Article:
NAIROBI, Kenya, Jan 4 – Twelve people have been arrested by Kenya Wildlife Service (KWS) officials with two rhino horns valued at Sh2.1 million.
KWS Director Julius Kipng’etich said on Monday that the suspects were arrested in connection with poaching of a 10-year-old female rhino at the Mugie rhino sanctuary in Laikipia West District last week.
“We hope they will be arraigned in court this (Monday) afternoon,” he said of the suspects who were also arrested with Sh647,000 suspected to be part of the transaction money.
He said six of the suspects were intercepted near Loruk trading centre in Baringo East district in a four-wheel-drive vehicle carrying two rhino horns weighing a total of 7.2 kgs believed to belong to the poached animal.
“A kilogramme of rhino horn can cost anything from Sh300,000 and the horn of a mature rhino weighs about seven to 10 kilogrammes,” Dr Kipng’etich said.
He said a follow up raid was conducted in Luonyek trading centre at the residence of one of the suspected poachers who sold the two rhino horns to the six arrested suspects and five other subsequent arrests were made.
“For us as Kenya, we have the third largest herd of rhinos in the world so even the loss of just one means a lot to us,” he said.
According to the KWS Director, the Kenya black rhino population now stands at 600, while the white rhinos are 240.
Before the rampant poaching of rhinos in the 1970s, Kenya had about 20,000 black rhinos but poaching reduced the numbers to less than 300 by the mid 80s.
“The poaching season is normally in April but it seems the poachers have changed tactics. They thought because it was a holiday season we would relax our surveillance but they were wrong,” he said.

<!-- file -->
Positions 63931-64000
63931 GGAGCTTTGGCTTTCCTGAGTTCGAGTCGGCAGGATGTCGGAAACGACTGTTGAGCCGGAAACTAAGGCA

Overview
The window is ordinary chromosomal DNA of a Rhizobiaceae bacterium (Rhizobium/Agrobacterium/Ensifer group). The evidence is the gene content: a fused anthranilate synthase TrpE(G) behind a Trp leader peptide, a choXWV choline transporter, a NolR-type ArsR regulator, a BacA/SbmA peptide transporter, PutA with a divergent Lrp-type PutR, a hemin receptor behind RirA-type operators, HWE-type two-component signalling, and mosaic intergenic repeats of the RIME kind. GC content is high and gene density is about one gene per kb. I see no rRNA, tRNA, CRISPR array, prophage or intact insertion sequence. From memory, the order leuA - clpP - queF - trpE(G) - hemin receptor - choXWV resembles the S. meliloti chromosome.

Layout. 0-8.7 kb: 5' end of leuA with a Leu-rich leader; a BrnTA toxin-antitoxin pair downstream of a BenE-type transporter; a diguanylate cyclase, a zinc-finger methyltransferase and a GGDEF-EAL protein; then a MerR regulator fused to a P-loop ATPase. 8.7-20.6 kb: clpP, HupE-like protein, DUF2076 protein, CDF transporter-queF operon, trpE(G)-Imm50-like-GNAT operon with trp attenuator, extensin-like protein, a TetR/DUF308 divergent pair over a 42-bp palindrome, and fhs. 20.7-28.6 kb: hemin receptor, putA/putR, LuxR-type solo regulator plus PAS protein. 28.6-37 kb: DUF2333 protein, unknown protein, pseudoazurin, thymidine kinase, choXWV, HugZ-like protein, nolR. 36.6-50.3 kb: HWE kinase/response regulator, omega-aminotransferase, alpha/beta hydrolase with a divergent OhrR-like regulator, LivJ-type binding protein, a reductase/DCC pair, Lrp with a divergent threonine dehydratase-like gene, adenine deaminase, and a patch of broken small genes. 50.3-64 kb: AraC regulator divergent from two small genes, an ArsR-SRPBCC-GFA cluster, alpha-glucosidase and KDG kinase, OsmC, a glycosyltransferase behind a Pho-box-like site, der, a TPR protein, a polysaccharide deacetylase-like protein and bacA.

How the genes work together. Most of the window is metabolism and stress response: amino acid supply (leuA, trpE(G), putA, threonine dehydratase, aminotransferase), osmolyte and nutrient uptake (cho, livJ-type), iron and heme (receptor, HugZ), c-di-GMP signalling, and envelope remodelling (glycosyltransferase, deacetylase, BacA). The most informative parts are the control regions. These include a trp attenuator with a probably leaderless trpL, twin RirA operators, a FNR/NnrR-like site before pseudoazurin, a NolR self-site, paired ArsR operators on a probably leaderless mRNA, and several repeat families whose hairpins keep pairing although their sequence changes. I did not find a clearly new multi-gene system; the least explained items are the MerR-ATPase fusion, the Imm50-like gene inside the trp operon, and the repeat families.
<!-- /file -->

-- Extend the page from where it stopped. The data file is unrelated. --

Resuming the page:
Dr Kipng’etich said the poached rhino horns were mainly sold in the Asian and Middle East markets, particularly Yemen.
Kenya aims to conserve at least 700 black rhinos in the wild by next year with a long term vision of at least 2,000 animals in the wild.
“With continued commitment and concerted security and scientific efforts, this vision will be achieved in 25 to 30 years,” he said.
Globally black rhinos are estimated to be 4,200 while white rhinos are 17,500.
Poaching in Kenya hit the critical one percent of the rhino population in 2009 for the first time in 25 years. Twelve black rhinos which represent two percent of the black rhino population and six white rhinos were killed last year and most of the poaching incidents were recorded in the private ranches where 13 rhinos were poached.
The rhino poaching gangs are said to be armed with high caliber semi-automatic weapons.
South Africa and Zimbabwe have similarly been affected by the rampant global rhino poaching and the two nations lost more than 250 rhinos last year.
Dr Kipng’etich pointed out that the illegal trade was being driven by Asian demand for rhinoceros horns where they were used in traditional Asian medicines for thousands of years and together with other concoctions is prescribed for fevers, convulsions and as an aphrodisiac.
“However scientific studies have found no medicinal properties in the rhino horn,” the KWS Director said.
Kenya now hopes that the affected countries will come up with specific actions and commitment to protect the rhinos in the wild when they meet in March in Doha for a high level CITES meeting.